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Open Access Publications from the University of California

Pollution Emission Trading: A Possible Solution to China’s Enforcement Obstacles in Fighting Against Air Pollution?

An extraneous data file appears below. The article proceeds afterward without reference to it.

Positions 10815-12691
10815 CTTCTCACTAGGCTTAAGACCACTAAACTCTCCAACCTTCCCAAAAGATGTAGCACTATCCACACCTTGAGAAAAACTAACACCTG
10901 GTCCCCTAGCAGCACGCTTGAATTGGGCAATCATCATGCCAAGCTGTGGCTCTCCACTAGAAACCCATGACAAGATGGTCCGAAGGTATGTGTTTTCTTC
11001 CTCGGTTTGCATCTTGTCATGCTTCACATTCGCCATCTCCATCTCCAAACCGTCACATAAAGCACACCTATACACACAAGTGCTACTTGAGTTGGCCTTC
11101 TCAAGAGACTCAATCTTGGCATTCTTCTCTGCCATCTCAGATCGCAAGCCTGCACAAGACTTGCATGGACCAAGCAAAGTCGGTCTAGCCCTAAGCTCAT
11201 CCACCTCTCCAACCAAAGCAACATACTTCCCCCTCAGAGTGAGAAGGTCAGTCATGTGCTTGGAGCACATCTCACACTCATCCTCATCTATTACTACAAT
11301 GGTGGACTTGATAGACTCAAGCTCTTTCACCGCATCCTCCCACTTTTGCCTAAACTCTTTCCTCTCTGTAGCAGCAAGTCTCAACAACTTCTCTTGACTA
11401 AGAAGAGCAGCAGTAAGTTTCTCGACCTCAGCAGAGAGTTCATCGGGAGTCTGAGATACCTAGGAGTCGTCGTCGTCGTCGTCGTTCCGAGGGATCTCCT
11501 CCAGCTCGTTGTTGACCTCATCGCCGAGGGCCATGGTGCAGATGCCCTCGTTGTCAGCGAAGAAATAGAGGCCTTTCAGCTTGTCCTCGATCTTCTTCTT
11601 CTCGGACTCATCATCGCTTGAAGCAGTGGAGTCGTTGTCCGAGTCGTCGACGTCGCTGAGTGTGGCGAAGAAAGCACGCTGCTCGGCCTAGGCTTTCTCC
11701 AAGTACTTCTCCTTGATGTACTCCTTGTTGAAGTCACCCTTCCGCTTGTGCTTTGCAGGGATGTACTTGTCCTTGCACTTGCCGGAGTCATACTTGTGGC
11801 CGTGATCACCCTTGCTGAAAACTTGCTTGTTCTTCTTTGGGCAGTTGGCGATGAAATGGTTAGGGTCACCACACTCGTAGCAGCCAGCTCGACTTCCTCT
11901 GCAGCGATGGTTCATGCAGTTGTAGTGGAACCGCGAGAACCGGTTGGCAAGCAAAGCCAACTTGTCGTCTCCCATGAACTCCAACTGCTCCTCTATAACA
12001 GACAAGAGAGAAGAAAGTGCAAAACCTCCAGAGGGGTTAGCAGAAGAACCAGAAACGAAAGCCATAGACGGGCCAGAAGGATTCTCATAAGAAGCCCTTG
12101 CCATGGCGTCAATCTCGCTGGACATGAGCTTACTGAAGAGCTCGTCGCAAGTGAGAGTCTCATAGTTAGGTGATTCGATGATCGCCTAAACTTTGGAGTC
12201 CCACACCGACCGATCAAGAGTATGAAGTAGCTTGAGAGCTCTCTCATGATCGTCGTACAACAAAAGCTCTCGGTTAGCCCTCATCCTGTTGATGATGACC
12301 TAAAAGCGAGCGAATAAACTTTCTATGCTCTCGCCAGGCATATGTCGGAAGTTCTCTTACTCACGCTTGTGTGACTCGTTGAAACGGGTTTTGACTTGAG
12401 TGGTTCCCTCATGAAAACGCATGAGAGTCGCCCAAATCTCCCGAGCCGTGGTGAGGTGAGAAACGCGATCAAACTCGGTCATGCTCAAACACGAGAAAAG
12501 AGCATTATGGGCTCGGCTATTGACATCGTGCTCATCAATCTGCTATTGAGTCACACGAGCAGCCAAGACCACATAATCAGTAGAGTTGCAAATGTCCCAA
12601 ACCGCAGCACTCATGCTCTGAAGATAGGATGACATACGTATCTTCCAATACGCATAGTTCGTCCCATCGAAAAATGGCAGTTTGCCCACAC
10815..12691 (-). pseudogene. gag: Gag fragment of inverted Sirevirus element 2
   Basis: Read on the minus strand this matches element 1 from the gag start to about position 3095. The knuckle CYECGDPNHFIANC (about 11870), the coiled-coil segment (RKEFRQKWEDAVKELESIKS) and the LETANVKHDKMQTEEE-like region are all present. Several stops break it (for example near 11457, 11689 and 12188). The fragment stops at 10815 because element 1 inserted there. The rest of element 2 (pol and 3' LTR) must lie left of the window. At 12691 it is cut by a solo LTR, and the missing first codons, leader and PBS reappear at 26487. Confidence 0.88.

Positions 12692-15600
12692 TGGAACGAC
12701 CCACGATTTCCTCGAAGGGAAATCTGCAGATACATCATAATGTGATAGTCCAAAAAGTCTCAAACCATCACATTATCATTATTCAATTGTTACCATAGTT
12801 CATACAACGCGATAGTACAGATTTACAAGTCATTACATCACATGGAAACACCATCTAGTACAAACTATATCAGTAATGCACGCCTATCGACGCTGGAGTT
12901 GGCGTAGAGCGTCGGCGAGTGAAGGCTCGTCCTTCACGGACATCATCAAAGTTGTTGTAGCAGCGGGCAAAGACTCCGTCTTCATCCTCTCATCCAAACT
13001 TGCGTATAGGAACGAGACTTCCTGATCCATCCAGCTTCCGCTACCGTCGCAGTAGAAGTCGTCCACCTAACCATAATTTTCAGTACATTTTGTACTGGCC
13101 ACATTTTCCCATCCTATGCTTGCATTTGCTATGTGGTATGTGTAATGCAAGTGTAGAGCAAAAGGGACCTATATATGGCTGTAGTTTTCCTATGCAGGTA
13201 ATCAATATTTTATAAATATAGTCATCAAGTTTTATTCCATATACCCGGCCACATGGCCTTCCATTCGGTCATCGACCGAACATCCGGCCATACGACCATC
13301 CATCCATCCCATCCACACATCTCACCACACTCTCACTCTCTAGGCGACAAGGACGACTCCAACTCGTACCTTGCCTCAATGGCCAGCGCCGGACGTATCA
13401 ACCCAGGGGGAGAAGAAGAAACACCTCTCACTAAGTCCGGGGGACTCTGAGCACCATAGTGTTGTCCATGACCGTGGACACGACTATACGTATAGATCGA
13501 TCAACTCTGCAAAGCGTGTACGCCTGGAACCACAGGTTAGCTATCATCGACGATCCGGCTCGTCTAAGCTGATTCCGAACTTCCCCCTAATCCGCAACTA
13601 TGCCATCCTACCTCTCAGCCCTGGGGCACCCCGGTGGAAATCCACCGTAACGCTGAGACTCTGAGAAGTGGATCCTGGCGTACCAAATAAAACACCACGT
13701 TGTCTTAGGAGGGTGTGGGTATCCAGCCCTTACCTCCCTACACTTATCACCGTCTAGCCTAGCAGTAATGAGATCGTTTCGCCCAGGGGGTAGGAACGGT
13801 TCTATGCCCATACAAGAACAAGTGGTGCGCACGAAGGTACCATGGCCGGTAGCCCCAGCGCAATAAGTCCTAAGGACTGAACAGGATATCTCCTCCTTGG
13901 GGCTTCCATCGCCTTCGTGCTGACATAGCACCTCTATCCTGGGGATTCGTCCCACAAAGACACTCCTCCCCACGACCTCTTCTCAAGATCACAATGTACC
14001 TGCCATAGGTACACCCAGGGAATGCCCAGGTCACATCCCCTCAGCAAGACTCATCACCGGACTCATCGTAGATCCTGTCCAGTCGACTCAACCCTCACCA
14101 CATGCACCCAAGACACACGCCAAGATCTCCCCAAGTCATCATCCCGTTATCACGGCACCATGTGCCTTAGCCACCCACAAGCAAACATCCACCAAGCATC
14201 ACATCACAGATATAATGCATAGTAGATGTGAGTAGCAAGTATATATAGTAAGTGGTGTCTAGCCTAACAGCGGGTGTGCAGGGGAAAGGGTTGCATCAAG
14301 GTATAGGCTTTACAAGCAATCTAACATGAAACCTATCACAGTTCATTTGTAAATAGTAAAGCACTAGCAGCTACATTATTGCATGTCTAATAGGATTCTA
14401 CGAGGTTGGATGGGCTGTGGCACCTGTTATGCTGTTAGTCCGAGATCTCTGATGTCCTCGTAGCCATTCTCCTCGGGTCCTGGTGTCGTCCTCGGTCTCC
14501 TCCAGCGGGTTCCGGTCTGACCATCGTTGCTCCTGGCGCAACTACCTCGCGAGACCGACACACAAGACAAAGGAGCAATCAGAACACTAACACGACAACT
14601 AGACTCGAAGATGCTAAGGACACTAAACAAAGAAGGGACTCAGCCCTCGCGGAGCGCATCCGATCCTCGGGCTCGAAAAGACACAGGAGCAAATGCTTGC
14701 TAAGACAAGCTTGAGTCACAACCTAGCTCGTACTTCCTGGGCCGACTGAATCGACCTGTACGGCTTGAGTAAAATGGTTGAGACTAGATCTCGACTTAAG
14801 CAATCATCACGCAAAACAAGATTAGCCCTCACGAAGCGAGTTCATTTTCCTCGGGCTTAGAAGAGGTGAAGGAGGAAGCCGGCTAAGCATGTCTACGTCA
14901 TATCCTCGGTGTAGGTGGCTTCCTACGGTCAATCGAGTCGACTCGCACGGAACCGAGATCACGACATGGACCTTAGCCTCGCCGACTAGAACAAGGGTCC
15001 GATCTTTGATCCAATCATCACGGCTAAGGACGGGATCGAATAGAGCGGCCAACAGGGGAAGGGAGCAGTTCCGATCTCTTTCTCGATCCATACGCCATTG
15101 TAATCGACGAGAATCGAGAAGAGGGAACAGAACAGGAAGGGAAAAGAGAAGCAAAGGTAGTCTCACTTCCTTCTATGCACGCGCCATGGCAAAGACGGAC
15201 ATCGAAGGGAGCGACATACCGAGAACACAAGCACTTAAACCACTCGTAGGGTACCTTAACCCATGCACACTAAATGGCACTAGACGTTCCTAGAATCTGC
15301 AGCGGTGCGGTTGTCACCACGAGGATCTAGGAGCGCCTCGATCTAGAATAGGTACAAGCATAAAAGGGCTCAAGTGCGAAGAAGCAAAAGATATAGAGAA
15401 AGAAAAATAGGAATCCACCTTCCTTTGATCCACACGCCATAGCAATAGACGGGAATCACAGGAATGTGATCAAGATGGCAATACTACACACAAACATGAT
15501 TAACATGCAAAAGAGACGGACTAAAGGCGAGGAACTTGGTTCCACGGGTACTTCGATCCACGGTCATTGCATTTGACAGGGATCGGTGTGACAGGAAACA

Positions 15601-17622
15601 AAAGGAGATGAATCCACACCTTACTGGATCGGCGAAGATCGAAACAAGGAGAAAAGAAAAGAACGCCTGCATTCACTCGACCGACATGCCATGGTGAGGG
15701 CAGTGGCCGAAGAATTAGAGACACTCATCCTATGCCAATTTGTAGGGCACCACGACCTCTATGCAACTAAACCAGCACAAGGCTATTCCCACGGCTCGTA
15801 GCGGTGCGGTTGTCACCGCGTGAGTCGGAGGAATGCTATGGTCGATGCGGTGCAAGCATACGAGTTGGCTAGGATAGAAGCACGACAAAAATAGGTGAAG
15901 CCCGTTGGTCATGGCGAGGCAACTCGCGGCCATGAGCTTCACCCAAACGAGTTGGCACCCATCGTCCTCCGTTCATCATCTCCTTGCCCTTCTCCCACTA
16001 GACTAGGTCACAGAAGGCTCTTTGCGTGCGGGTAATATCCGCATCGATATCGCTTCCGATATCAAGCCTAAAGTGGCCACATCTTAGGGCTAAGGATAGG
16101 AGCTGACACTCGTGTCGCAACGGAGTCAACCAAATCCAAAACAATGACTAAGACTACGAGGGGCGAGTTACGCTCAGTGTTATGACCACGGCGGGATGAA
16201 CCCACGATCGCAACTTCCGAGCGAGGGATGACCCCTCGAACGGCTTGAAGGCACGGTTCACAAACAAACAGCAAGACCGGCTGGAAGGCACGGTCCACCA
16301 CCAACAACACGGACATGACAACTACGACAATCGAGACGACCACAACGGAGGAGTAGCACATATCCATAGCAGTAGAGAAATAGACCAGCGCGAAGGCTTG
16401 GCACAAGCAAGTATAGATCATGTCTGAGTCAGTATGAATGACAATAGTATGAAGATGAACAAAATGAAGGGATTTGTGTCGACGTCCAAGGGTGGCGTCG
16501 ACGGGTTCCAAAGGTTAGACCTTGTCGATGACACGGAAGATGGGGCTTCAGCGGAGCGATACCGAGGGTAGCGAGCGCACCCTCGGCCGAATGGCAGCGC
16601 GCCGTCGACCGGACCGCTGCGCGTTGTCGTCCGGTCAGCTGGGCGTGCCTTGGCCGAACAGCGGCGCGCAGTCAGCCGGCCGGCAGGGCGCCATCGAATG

China’s air pollution has become a major environmental concern for the Chinese government and the Chinese public. Although China has established a comprehensive legal framework for environmental protection, many obstacles impede the enforcement of environmental laws and regulations. In light of the Chinese government’s vigorous use of emission trading as a primary means of addressing the environmental problems in recent years, this paper identifies and explains the major economic, legal, political, social, and cultural impediments to enforcing the environmental regulation of China. The paper then engages in a comparative analysis of the emission trading programs of the United States and China, focusing on their different features and varied performance levels in terms of participation and compliance enforcement. The analysis reveals that China’s pollution emission trading programs are simply hybrids of traditional command-and-control and modern market-based approaches to environmental regulation – approaches that have been unable to help resolve long-standing enforcement problems. Nevertheless, such empirical findings do not lead to the conclusion that China should give up emission trading. The study shows that emission trading possesses advantageous features that can help relieve the economic, political, legal, social, and cultural impediments to enforcement faced by China. The paper thus proposes that the Chinese government should undertake further reforms to establish a real market for emission trading.

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